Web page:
Nicholson Baker can see and describe anything and make it readable, interesting and insightful. Wish I could write like that.
4.0 von 5 Sternen Prose as good as poetry. 4. März 2015
Von Rose Arrowsmith DeCoux - Veröffentlicht auf Amazon.com
Format: Taschenbuch Verifizierter Kauf
I like some essays better than others (no surprise). He's a thoughtful, curious writer and I'm glad to have discovered him.
Gorgeous phrases, decadent writing at times, yet grounded.
7 von 17 Kunden fanden die folgende Rezension hilfreich
1.0 von 5 Sternen Absolute Rubbish 28. Januar 2007
Von Steven M. Anthony - Veröffentlicht auf Amazon.com
Format: Taschenbuch Verifizierter Kauf
I've read and enjoyed other works by Baker (The Fermata, Vox), but this collection of magazine articles is absolute rubbish. Random musings on arcane topics such as fingernail clippers, cinema projectors and model airplanes not only fail to entertain, they appear to have no redeeming value whatsoever.

Baker is without question a talented writer, but this collection aptly demonstrates that even the best author needs adequate subject matter with which to work. I'm stunned at just how bad this collection actually is. The first time I've ever awarded a one star rating.
5.0 von 5 Sternen A Guide to Living a Thoroughly Examined Life 19. Januar 2015
Von Spencer in Seattle - Veröffentlicht auf Amazon.com
Format: Taschenbuch
After the Mezzanine, this is my second favorite Nicholson Baker book. The book is a collection of essays, as other reviewers have noted, and what strikes me as so terrific about every single one of them is just how EXHAUSTIVE Baker is at every turn. He doesn't just dig into something and then write about it. He digs, digs some more, and then goes back to see what he's missed. Then he writes about it.

This may sound funny, but I see this book as not just a collection of essays, but a guide to being thorough and rigorous in life. Baker's approach is one that says leave no question unanswered, no thought unconsidered. And I find his engagement with the subject matter of every piece infectious and inspiring.

It's a great book.
17 von 17 Kunden fanden die folgende Rezension hilfreich
4.0 von 5 Sternen Essays on important little things. 3. Dezember 1996
Von Ein Kunde - Veröffentlicht auf Amazon.com
Format: Gebundene Ausgabe
Nicholson Baker writes about important stuff; not things like affirmative action or the cumulative effect of the Marshall Plan on Postwar Europe, but essential little things like fingernail clippers and Testor paints.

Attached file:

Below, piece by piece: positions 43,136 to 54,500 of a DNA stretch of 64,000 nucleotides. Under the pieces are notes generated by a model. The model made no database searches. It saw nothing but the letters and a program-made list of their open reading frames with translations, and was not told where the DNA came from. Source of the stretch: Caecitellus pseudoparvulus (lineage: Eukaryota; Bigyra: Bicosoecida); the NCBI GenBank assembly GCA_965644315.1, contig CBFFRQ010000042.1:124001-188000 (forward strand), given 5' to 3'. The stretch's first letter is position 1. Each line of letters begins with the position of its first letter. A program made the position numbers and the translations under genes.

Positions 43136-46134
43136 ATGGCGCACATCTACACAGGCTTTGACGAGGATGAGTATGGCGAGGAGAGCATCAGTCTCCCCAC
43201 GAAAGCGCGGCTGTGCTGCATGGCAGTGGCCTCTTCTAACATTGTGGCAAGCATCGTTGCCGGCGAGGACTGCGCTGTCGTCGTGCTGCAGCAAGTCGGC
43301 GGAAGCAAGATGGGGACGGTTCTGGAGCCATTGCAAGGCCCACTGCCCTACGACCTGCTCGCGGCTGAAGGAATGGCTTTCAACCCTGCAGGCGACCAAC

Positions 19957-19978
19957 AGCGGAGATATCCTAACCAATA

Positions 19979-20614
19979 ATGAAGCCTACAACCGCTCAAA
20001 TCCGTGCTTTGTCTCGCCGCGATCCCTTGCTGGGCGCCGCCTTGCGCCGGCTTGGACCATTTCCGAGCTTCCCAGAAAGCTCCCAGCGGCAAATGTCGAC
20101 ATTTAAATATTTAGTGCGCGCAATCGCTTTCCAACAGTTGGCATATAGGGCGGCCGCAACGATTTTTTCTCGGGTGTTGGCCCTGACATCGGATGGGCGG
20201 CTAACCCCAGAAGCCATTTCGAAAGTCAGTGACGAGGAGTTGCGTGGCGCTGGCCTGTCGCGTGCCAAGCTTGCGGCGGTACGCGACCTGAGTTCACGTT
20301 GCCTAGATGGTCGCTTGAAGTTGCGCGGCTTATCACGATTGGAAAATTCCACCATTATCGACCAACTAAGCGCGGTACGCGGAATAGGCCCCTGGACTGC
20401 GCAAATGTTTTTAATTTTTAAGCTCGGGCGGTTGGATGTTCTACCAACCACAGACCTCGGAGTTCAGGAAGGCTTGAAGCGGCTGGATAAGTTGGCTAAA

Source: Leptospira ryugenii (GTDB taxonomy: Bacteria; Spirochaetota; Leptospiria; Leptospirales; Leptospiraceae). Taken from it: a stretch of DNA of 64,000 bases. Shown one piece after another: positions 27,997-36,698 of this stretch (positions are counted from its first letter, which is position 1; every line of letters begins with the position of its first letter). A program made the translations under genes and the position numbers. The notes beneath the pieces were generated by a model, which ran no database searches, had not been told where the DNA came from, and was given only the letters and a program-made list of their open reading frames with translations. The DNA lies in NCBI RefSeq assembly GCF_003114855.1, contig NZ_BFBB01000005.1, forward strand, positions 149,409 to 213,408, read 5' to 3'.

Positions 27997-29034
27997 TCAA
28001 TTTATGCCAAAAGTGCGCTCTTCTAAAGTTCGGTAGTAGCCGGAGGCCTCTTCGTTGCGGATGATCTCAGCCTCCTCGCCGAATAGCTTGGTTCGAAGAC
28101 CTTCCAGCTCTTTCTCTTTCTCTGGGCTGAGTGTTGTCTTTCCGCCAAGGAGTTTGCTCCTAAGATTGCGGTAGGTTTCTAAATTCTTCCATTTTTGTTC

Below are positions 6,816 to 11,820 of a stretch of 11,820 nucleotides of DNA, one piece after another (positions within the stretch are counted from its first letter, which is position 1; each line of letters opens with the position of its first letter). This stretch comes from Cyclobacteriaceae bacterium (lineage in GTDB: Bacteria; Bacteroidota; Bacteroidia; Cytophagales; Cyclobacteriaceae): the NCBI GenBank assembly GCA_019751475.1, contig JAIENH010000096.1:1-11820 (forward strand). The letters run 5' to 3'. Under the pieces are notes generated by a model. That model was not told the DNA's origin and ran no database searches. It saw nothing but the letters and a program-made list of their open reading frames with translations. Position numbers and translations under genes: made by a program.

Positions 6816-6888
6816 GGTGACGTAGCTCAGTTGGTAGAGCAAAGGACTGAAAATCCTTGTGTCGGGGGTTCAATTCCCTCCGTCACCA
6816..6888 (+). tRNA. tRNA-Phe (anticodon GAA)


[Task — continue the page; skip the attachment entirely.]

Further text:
In his new book of essays, "The Size of Thoughts," Baker deals with such weighty issues as the machinery of movie projectors and the relationship between rarity and writing on rubber. But don't get the idea that Baker's book is a frivolous rambling; included in this collection of essays is a careful mini-history of punctuation, a report on the computerization of library card catalogs, and a hundred pages devoted to an exacting essay on the word "lumber."
Arranged under six headings (Thought, Machinery, Reading, Mixed, Library Science, and Lumber), the essays in this collection range from playfully comical to earnest and sentimental. Among Baker's more informal offerings are a recipe for chocolate sauce, a collection of mistyped sentences put in poetic form, and excerpts written under the influence of "nearly a hundred dollars' worth of marijuana."Baker's sentences are rolling and pun-laden, his vocabulary sharp even under a cloud of THC. A good part of his talent rests in his ability to articulate the quirky joys and silly idiosyncrasies that we all share but are shy to admit. His "Model Airplanes" may well put many readers in toy store aisles looking for the biggest B-17 on the shelf and three little jars of olive drab. His "Clip Art" will have readers closely inspecting the chrome plating of their fingernail clippers, searching for tiny clues to their origins.
These essays and others reveal an amateur's curiosity, a dabbler's impatience, and a romantic's simultaneous love of and disappointment with the new. Baker's writing, both here and in his earlier works, evidences a mind in motion; his prose jumps flaming hoops and juggles chainsaws. His observations are sharp and smart, frequently pushing up a good laugh. "The Size of Thoughts" is full of closet-size thoughts, and maybe some house-size ones, too.